There was emigration before 1700 but it became most pronounced after the "potato famine" about 1848. Prior to the American Revolution emigrants went to establish "Highland" communities in North Carolina, Georgia and New York. Devine says "Between 1846 and 1857 at least 16, 533 people were assisted to emigrate to Canada and Australia and this figure does not include an unknown further number who were supported by the Colonial Land and Emigration Commission. Many more paid their own way or were helped by relatives in the colonies ... ". Devine explains another reason for the emigration as "The landlord role was often crucial in translating the social crisis into high levels of emigration ... After 1848 the volume of summonses of removal granted to landlords in west Highland sheriff courts dramatically increased." The forced clearance of the land continued. Devine says; "5,000 had emigrated " to Australia with the help of the Highland and Islands Emigration Society during the 1850s. Devine also explains that not all these immigrants were destitute and many were only looking to better their circumstances.
There was a group with the Gow family name in Ireland by 1710:
Nathaniel Gow was born in August of 1711 in Dublin, Ireland
Mary Gow was born about 1720 in Belfast, Ireland
Ann Gou was christened on 12 Jul 1732 in Dublin, Ireland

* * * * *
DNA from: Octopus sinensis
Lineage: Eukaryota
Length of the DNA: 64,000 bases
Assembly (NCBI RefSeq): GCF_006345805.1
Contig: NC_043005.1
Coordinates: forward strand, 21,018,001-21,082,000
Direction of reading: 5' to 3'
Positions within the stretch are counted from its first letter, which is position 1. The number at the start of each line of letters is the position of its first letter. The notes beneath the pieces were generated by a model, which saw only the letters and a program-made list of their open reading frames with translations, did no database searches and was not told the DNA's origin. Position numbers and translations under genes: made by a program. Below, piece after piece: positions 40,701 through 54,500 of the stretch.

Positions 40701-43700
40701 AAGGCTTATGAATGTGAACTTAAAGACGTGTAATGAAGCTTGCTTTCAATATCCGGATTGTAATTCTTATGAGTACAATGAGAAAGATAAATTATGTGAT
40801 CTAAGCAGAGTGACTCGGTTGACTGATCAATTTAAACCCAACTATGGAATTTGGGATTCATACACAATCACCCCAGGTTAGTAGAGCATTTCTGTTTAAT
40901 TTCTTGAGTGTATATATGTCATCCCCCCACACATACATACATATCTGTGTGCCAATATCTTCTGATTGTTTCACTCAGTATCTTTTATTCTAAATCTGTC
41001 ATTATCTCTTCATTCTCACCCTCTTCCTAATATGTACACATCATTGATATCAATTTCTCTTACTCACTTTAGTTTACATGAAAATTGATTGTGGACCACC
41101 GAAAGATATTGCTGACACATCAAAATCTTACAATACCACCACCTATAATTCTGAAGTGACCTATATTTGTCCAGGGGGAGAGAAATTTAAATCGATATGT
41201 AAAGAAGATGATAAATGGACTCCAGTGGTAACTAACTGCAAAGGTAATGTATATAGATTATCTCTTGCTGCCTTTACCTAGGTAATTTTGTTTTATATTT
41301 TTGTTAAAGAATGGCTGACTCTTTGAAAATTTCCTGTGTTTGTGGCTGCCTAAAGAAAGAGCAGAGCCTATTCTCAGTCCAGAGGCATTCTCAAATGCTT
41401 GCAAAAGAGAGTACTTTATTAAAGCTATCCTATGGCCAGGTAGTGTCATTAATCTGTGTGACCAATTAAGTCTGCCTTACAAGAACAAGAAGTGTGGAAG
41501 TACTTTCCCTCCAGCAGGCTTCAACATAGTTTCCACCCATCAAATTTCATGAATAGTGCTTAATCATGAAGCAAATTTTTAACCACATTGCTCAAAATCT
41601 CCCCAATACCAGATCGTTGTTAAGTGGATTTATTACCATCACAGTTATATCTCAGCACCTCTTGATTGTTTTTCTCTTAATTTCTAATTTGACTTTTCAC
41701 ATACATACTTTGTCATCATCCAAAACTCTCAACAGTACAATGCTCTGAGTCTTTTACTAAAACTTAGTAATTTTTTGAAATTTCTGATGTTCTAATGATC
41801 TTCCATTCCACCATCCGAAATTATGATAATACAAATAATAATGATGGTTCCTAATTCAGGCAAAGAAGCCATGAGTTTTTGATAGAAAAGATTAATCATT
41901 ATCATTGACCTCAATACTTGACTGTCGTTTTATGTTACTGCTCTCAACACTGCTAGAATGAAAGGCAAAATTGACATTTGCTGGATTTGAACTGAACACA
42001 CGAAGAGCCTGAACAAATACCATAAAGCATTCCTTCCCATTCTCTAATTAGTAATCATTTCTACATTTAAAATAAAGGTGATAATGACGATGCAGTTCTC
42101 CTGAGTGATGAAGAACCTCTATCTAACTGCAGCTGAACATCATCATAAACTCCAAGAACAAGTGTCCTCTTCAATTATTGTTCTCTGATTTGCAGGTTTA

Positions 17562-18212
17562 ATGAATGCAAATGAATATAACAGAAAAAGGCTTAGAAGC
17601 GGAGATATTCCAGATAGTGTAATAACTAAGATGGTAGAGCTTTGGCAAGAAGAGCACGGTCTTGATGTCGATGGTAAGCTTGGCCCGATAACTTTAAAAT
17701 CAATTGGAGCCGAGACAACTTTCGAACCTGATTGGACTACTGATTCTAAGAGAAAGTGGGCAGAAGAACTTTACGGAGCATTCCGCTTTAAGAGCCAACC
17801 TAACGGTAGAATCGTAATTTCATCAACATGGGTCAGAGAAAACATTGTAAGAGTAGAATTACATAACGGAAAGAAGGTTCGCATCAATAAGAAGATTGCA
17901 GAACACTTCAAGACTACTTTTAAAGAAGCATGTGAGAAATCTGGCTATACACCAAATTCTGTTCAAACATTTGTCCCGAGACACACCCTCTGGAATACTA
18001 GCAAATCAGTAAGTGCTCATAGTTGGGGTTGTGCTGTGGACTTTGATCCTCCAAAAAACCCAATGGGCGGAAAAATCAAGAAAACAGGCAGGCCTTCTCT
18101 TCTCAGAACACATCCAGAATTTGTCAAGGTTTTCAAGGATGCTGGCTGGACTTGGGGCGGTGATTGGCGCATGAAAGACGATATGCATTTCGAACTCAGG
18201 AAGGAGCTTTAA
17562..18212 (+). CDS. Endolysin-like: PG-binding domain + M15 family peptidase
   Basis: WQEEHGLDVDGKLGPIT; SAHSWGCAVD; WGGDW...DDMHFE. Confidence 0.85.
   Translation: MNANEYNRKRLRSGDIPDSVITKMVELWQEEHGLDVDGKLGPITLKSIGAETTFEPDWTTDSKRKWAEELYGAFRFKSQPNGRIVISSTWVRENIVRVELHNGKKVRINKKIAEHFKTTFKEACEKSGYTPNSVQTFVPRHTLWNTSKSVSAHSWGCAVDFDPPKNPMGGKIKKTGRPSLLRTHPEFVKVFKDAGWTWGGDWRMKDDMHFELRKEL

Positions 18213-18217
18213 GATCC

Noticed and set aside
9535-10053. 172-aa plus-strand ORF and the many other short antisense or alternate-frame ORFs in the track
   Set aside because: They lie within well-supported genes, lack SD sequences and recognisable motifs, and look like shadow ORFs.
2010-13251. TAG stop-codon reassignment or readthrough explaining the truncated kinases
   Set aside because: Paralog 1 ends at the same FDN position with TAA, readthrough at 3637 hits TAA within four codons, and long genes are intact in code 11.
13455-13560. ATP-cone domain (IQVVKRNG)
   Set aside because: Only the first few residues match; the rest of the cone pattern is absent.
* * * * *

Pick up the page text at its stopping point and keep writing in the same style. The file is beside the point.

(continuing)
James Gow was born in Ballymurry, Roscommon, Ireland about 1742. James Gow married Prudence Fairbrother on 31 Mar 1768 in Mountrath, Laoighis, Ireland. Their children were:
William Gow born 02 Jun 1769
Mary Gow born 27 Jul 1772
John Gow born 17 Jul 1776
Elizabeth Gow born Apr 1777
Margaret Gow born 15 Jun 1778
These children were born in Ballymurry, Roscommon, Ireland.
The name of Gow can also be found in England. A Reverend John Gow sailed from Scotland and arrived in New Zeland in 1865. He took over the Presbyterian Ministerial duties in Lyttelton, New Zealnd. The Reverend John Gow was succeeded by the Reverend J. McIntosh in 1868.
Daniel Gow-Campbell left Perthshire, Scotland 30 Sep 1865 aboard the ship "mermaid" and arrived in New Zeland 01 Jan 1866. Daniel Gow-Campbell was the son of Jessie Gow and John Campbell.
By 1871 there was a group of the Gow name in Ontario, Canada. They appear to be the descendants of Alexander Gow who married Margaret Neilson and possibly Andrew Gow who married Janet Scott. Alexander Gow may have married second Elspith Mc Donald. These families were from Perth, Kinnettles and Glasgow, Scotland.
Gow families in Ontario, Canada census of 1871:
Alexander Gow b. 1824 Scotland Brant County, Burford Twsp.
Jessie Gow (female) b. 1852 Scotland Brant County, Paris Twsp.
John Gow b. 1844 Ontario Bruce County, Saugeen Twsp.
John Gow b. 1809 Scotland Carleton County, Ottawa City
Alexander Gow b. 1814 Scotland Carleton County, March Twsp.
Alexander Gow b. 1870 Ontario Carleton County, Ottawa City
John Gow b. 1839 Quebec Carleton County, Ottawa City
Alexander Gow b. 1846 Scotland Durham County, Whitby Town
Robert Gow b. 1814 Scotland Elgin County, Dunwich Twsp.
John Gow b. 1820 New Brunswick Elgin County, Dunwhich Twsp.
Archibald Gow b. 1848 Ontario Elgin County, Dunwich Twsp.
Alexander Gow b. 1853 Scotland Elgin County, Dunwich Twsp.